At the beginning of the COVID pandemic, as the world was locking down to deal with a mysterious, new disease, writer Helen Epstein was diagnosed with endometrial cancer, a cancer that begins in the uterus and has affected 600,000 American women.
For a year, she went through surgery, chemotherapy and radiation treatment, and reflects on these experiences in her new book, “Getting Through It: My Year of Cancer During COVID.” In it, she describes how she navigated treatment with the help of her husband, and combines research with memoir to tell her story.
“When I was diagnosed with gynecologic cancer, I looked for a good book to orient me and couldn’t find one,” Epstein said to the Journal. “Gilda Radner wrote her memoir in the 1980s and her treatment was outdated. The movie ‘Wit’ was so terrifying I couldn’t watch it. So, since I’m a veteran journalist, I decided to write my own book.”
Epstein, who also wrote the non-fiction trilogy “Children of the Holocaust,” started teaching journalism at New York University in 1974, becoming the first woman in her department to be awarded tenure. As a journalist, she’s been published in the Sunday New York Times, the Washington Post, the Jerusalem Post and New York Magazine.
“Getting Through It” gives the reader a detailed and personal, step-by-step look at what led up to Epstein’s diagnosis and what cancer treatment is really like. She talks about her husband’s infertility early on their marriage and the two miscarriages that bonded them (eventually, they would go on to have two sons). Reflecting on one of the first appointments with her oncologist, Epstein writes about the pain she experienced during a biopsy.
“For years I had been having mammograms and Pap smears and colonoscopies without much drama. I found them uncomfortable, sometimes awkward, often invasive, but they did not leave me feeling shattered. Endometrial biopsies do. Because an endometrial biopsy is so brief – only two or three minutes long – most American doctors do not offer general sedation for the procedure. But however short, this biopsy is excruciating.”
During her tumultuous journey with cancer, Epstein, who describes herself as a secular Jew, said she gained strength because of her parents’ experiences during the Shoah.
“Both my parents were Holocaust survivors from Czechoslovakia. They both were the sole survivors of their families. I was especially close to my mother and knew her story very well. I had a great model for survival.” – Helen Epstein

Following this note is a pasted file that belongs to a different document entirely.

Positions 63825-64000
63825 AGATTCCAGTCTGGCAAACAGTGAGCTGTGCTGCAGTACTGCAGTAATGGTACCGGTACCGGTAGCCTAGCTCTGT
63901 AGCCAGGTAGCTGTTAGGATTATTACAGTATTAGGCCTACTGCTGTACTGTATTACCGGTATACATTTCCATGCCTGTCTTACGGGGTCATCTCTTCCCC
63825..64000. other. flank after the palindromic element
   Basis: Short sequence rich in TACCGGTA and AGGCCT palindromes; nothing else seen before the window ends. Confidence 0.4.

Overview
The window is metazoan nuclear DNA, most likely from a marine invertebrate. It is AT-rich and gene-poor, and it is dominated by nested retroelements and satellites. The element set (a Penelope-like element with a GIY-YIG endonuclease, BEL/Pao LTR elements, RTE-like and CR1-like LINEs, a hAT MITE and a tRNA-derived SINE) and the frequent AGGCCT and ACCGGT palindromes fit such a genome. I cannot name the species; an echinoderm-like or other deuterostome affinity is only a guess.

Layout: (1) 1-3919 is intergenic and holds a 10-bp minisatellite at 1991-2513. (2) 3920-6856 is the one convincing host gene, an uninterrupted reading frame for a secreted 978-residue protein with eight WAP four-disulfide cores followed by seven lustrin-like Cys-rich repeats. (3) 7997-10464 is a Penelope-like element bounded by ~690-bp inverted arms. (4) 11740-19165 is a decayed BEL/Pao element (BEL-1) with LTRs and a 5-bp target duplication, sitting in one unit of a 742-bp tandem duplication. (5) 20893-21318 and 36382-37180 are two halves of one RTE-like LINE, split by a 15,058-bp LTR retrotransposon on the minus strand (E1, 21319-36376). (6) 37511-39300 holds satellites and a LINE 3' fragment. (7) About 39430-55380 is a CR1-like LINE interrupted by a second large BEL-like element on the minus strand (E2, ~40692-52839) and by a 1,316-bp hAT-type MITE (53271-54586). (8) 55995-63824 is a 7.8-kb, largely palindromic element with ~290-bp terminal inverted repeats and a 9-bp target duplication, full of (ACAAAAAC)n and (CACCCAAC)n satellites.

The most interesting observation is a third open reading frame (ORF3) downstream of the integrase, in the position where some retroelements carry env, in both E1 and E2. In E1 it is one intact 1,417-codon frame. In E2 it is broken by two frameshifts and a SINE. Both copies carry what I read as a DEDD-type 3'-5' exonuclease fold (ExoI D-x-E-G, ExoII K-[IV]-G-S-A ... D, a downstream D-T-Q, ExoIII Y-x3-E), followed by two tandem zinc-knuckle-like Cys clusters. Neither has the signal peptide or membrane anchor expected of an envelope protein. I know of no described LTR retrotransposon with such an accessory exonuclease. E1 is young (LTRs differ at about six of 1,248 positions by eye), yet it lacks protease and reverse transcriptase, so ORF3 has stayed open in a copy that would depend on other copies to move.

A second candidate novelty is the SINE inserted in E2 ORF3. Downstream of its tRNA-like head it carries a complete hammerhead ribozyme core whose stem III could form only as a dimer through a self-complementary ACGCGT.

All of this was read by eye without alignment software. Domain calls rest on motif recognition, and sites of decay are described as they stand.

“Both my parents were Holocaust survivors from Czechoslovakia. They both were the sole survivors of their families. I was especially close to my mother and knew her story very well. I had a great model for survival.”
One of the valuable lessons Epstein learned was how important it was for her to figure out what she needed, and to have a reliable partner by her side in the process.
“You need to decide what’s best for you, have a partner who backs you up and tune out the noise.” – Helen Epstein
“Cancer brings out the worst in some people,” she said. “I heard impassioned arguments for doing exactly what my doctors said, as well as impassioned arguments against all of western medicine. You need to decide what’s best for you, have a partner who backs you up and tune out the noise.”
Epstein dedicated the book to other women who went through the same illness to help them feel less alone in their struggles.
“Some women prefer to keep it private,” she writes. “Some want to know only what their doctors tell them. Others go online to learn everything they can. Many, like the women who got in touch with me after they heard I had endometrial cancer, want to hear how another woman got through treatment and came out standing. This book is for all of them.”
After going through treatment and writing the book, Epstein is doing well. She has some residual neuropathy in her toes from the chemo, but said it’s not a big problem. She’s also working on a new book about friendship, which is something she said she “learned a lot more about during cancer.”
Epstein’s experience was frightening and difficult, but some positivity is coming from it: she is giving other people who are dealing with similar circumstances hope.
“[I want my readers to see] the perspective that thousands of other people like you have been through cancer treatment and, however rough it gets, you will get through it,” she said. “I take the reader through a tunnel that includes surgery, chemo, radiation and two mini-strokes and here I am… If I can [be here], you can too.”